Anonymous Akron doesn’t hold back


Kristina Aiad-Toss

Anonymous protesters gather at the Coleman Commons.

By Grant Morgan, Managing Editor

Unlike recent campus demonstrations — whose sole emphases revolve around condemning UA’s Board of Trustees, president, and higher administration — a different group of protestors paraded through campus last Thursday, Nov. 5.  

The group was Anonymous Akron, a subgroup of the widely known but loosely organized online anarchic group called Anonymous, whose members are best distinguished in public by the Guy Fawkes mask made popular by the 2006 film “V for Vendetta.” Anonymous attracts both activists and “hacktivists,” and is frequently involved in censures or cyber-attacks on governments, businesses, and religious groups.

On Wednesday, Nov. 4, Anonymous Akron posted a letter on its Facebook page explaining the next day’s protests, saying that its demonstration would coincide with the global “Million Mask March” that is “traditionally an international day of activism.”

Many societal grievances were represented, including but not limited to marijuana legalization, net neutrality, the Citizens United court case, genetically-modified organisms (GMOs), and concerns about fluoride in city water. And, of course, UA President Scott Scarborough: “We will also be joining in solidarity with University of Akron students as they protest against the university president,” the Facebook letter read.

The march began at noon at the Akron Transit Center. The group — composed of about 30 members of varying ages, most wearing Guy Fawkes masks or some other artifact to cover their face, and carrying big signs, placards or posters — then walked to the Federal Courthouse and the Summit County Courthouse before heading to UA’s campus. Once there, the protesters stopped to gather in the Coleman Commons and bring out the loudspeakers, as well as talk to students walking or sitting nearby.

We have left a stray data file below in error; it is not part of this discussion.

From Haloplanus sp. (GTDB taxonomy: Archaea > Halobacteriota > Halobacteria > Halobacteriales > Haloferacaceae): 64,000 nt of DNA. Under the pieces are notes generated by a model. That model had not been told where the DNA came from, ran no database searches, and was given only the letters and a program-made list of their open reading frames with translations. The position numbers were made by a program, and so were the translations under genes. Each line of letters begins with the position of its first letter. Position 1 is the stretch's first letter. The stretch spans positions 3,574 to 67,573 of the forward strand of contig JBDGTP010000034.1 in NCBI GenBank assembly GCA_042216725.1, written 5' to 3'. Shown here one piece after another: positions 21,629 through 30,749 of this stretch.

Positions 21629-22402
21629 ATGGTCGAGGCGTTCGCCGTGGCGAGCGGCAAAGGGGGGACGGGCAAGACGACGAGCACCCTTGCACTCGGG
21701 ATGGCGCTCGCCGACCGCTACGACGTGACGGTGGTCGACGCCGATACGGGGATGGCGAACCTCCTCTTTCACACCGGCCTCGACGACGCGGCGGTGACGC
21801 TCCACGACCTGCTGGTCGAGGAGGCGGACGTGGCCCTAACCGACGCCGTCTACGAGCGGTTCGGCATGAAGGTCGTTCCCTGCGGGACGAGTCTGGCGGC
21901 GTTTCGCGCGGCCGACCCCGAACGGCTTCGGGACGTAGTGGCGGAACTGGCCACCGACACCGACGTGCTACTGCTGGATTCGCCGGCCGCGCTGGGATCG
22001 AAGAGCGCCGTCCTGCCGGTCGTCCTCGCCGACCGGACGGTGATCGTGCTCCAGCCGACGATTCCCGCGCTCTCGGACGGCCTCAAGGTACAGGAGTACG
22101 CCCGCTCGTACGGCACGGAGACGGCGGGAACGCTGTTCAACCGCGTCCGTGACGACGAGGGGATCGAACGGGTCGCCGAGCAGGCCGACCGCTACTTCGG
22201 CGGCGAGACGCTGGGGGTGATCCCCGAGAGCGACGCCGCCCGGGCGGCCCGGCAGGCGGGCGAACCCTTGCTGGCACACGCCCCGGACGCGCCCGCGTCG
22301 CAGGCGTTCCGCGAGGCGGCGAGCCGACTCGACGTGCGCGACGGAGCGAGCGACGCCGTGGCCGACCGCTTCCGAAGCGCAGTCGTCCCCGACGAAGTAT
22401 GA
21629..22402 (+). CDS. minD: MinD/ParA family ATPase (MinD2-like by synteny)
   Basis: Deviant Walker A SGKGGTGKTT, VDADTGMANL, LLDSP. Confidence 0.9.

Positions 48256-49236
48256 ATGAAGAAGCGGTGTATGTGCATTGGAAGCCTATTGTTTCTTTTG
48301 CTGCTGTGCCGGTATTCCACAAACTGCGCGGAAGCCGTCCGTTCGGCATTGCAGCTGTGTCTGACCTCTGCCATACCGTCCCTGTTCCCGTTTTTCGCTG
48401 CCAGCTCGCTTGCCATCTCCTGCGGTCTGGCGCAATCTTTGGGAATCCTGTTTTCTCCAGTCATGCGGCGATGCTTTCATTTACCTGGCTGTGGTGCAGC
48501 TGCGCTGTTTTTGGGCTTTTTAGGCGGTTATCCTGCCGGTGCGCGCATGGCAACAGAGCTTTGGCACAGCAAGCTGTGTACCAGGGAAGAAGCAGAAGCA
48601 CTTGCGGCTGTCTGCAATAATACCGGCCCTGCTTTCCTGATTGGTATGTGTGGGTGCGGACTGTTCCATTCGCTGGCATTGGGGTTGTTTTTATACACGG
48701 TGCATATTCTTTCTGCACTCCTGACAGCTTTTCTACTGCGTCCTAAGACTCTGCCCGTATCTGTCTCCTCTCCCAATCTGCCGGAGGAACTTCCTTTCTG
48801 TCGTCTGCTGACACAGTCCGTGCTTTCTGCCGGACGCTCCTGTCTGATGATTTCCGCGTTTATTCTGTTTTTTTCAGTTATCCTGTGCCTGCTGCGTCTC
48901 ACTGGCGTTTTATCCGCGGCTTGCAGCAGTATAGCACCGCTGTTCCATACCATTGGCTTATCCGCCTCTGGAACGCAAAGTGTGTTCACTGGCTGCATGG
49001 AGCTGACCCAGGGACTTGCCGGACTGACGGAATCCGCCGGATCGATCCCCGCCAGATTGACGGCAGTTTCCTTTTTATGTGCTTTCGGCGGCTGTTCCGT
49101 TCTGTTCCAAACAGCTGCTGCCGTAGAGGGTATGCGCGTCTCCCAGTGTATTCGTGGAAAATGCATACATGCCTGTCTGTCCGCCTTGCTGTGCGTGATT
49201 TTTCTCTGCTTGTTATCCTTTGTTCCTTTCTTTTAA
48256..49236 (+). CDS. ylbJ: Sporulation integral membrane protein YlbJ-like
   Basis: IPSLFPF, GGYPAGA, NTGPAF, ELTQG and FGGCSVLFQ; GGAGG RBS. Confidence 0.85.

One of the protest organizers, who only identified himself as “Guy Fawkes,” was there primarily to support marijuana legalization, but added that the protest was “against corruption and for freedom,” and said his “personal feeling is that [Scarborough] is a dictator.”

Protestors were not all students either, as was the case for Ashley Kamovitch, who traveled to the march from Western Pennsylvania with her boyfriend and two friends. They were demonstrating against cities that put fluoride in their residents’ drinking water.

Kamovitch said she heard about the event on Facebook, and it was her first time demonstrating outside of her hometown’s city council. She wasn’t familiar with any of the happenings of the University.

“I respect Anonymous for what they stand for and their beliefs and what they are fighting for,” Kamovitch said under the blaring of the megaphone behind her.

Students had mixed opinions.

“The way that they came in wasn’t the best way to do it,” said sophomore Mike Malenic. “I don’t think anarchy in any way is a good idea…there’s a way to get a point across without trying to scare people.”

UA student Bruce Foster thought otherwise.

“I think that it was positive; I spoke with them and they supported good things, like running the government right,” Foster said. “They got people’s attention and other ways haven’t really gotten any attention.

“Guy Fawkes” said many of the well-known groups in opposition to the UA administration contacted Anonymous Akron for help, including The Devil Strip and Facebook pages “Save the University of Akron from Scott Scarborough,” “Graduates Over Greed,” and “Allied UAkron.”

Each of these groups, however, said they did not reach out to Anonymous Akron, though they might have spoken innocuously with some of its members before.

Another of the protest organizers, who would only be identified as “Vitamin D,” said Anonymous Akron does the event every year.

“Not as many people showed up as we invited, but that’s how it usually happens,” Vitamin D said. “But this is the biggest one we’ve had in Akron so far.”

The march was not entirely peaceful though. According to an Akron Beacon Journal on Nov. 5, three protesters were arrested in front of the Akron Federal Building — two charged with disorderly conduct, the other with burning a flag.


 Kristina Aiad-Toss contributed reporting to this article.